Down Memory Lane for Dec. 7

June 2, 1999

Ed Barton, president of the Friends of the Library, made another generous series of offers at the Rappahannock County Library Board of Trustees May meeting.

On behalf of the Friends, he committed to the purchase of two new computers for the library, one to go to the director, with the director’s existing computer to be placed in the children’s reading room to help the library improve computer literacy. The Friends also committed to supporting a library expansion program to create a room to accommodate the growing number of library computers and to provide the funding for access to a journal database.

Board President Franklin Warner commented that it was the Library Board’s responsibility to consider the offers, and that such consideration would be placed on the agenda for a future meeting.

Spending a hour or two with Larry Sherertz gives one a good sense of how much this man cares about his job, and the community.

Sherertz, who was appointed sheriff in December following the resignation of Gary Settle, would like to continue serving in this capacity.

When asked why he would like to be sheriff, Sherertz replied that “I have a vested interest in the community. I became a resident here because I think it’s the best place to live.” Sherertz also commented that he wants to use “my experience, training and ability in the best way to benefit the community. The best way to do that is as sheriff.”

Sherertz and his wife, Meg, moved to Gid Brown Hollow nearly ten years ago from Northern Virginia. Born in Alexandria, Sherertz served in the U. S. Army from 1968 until 1970. He was initially based at Fort Leonard Wood, Mo., where he worked for a few months with the military police. In 1969 and 1970, he served in Vietnam.

July 3, 2003

Two Rappahannock County candidates for office have been disqualified and their names will not appear on the Nov. 4 ballot: Todd Brown, candidate for county sheriff and Wesley Mills, candidate for the school board.

Because of discrepancies on their petitions and the way some signatures were obtained without being witnessed properly, both men wound up without the necessary names needed to qualify to run.

This is the first time in official memory that county politics has taken this turn.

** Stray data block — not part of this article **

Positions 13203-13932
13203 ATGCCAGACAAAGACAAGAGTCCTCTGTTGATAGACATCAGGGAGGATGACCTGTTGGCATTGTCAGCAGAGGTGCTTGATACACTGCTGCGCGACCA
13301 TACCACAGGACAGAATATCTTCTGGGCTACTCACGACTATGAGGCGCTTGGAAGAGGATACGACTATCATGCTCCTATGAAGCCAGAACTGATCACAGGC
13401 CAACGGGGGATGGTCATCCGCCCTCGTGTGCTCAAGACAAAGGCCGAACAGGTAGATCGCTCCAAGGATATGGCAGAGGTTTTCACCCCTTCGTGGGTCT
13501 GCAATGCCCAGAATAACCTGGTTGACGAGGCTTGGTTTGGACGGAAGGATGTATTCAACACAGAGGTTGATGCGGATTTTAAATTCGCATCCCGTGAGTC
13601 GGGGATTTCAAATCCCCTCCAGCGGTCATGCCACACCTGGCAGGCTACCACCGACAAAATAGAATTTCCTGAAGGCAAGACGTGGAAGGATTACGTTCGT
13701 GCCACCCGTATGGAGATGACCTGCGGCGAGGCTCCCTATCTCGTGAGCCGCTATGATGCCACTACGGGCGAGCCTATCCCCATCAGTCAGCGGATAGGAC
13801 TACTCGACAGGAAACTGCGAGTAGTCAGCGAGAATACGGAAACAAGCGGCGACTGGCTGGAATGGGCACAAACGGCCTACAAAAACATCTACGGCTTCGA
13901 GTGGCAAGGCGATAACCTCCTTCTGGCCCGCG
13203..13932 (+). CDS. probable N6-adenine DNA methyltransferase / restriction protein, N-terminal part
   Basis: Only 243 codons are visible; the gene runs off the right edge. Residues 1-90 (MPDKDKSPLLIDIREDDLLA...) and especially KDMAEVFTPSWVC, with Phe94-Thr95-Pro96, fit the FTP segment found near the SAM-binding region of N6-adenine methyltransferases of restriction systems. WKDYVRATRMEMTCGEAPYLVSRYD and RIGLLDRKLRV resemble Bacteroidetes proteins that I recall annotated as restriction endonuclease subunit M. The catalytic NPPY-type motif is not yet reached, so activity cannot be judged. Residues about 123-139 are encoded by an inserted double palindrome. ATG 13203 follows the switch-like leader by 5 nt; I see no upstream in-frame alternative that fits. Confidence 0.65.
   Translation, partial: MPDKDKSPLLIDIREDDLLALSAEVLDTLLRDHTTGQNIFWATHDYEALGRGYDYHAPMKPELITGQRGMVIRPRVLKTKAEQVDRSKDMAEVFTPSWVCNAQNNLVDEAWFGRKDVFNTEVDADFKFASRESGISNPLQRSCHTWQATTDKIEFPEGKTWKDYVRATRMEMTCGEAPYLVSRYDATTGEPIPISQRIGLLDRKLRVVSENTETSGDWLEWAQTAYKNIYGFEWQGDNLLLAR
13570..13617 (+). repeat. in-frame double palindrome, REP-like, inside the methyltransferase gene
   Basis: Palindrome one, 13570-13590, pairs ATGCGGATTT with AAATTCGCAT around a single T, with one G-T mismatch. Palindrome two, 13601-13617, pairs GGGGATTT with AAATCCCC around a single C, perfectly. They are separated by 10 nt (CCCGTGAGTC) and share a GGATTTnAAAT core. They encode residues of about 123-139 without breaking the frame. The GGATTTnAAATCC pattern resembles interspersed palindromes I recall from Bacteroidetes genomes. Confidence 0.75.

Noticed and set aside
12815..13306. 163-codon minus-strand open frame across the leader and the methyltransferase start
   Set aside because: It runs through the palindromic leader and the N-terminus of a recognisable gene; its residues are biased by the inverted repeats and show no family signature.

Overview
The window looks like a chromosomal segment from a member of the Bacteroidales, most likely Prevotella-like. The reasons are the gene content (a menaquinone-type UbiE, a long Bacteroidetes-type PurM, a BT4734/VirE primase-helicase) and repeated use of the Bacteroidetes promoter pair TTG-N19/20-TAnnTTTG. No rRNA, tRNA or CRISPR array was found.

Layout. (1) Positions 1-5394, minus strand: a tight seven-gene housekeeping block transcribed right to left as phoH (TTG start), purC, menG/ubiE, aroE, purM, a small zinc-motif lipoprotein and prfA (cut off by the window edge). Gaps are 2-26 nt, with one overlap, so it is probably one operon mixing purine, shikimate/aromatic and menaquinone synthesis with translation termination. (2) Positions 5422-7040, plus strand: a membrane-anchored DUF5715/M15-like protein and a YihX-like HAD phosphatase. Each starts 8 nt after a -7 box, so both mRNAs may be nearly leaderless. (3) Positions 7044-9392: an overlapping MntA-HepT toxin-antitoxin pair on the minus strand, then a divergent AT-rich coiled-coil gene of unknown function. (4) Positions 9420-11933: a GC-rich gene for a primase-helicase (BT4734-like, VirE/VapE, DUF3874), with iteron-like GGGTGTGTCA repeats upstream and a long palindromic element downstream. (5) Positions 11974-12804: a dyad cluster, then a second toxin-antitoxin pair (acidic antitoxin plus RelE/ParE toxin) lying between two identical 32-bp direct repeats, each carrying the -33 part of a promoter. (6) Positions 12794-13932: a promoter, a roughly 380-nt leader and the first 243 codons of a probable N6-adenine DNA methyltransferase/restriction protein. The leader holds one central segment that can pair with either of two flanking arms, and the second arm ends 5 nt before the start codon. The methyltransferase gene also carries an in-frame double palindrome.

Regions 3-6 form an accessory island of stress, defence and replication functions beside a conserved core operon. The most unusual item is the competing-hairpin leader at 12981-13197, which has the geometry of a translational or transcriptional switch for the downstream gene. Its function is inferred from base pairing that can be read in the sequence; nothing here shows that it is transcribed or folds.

That’s part of the story. The toll in human terms has left Mills, 41, chairman of the Rappahannock County School Board since 2001, devastated and in tears.

Meanwhile, Brown of Chester Gap, a former deputy sheriff, was disqualified after an investigation by the Virginia State Police and the Commonwealth’s Attorney’s Office.

In Brown’s case, three of his nine pages of petitions were disqualified. Whereas Mills was required to obtain 50 signatures for his race, Brown and other candidates for sheriff were required to obtain 125.

Brown allegedly did not witness all the signatures on a petition but certified under oath that he did, according to documents in the county registrar’s office.

The Town of Washington’s auction last Friday and Saturday turned out to be a financial success and a wonderful time for the more than 500 buyers who came to bid on the contents of the Avon Hall estate.

According to Green Valley Auctions, the contents of the historic home sold for a total of $163,000. The town had bought these contents for $80,000 when it obtained the property. After commissions and other expenses, the town would retain $140,000 to $145,000, according to Mayor Gene Leggett.

The 330 registered bidders came from 16 states and telephone bids were received from New York and Utah.

Although Green Valley auctioneer Jeffrey Evans was surprised at the small number of “curious lookers,” he said he was very happy with the number of serious buyers who attended both days.

Many local residents were able to get some great bargains and have a keepsake from William Carrigan’s estate.

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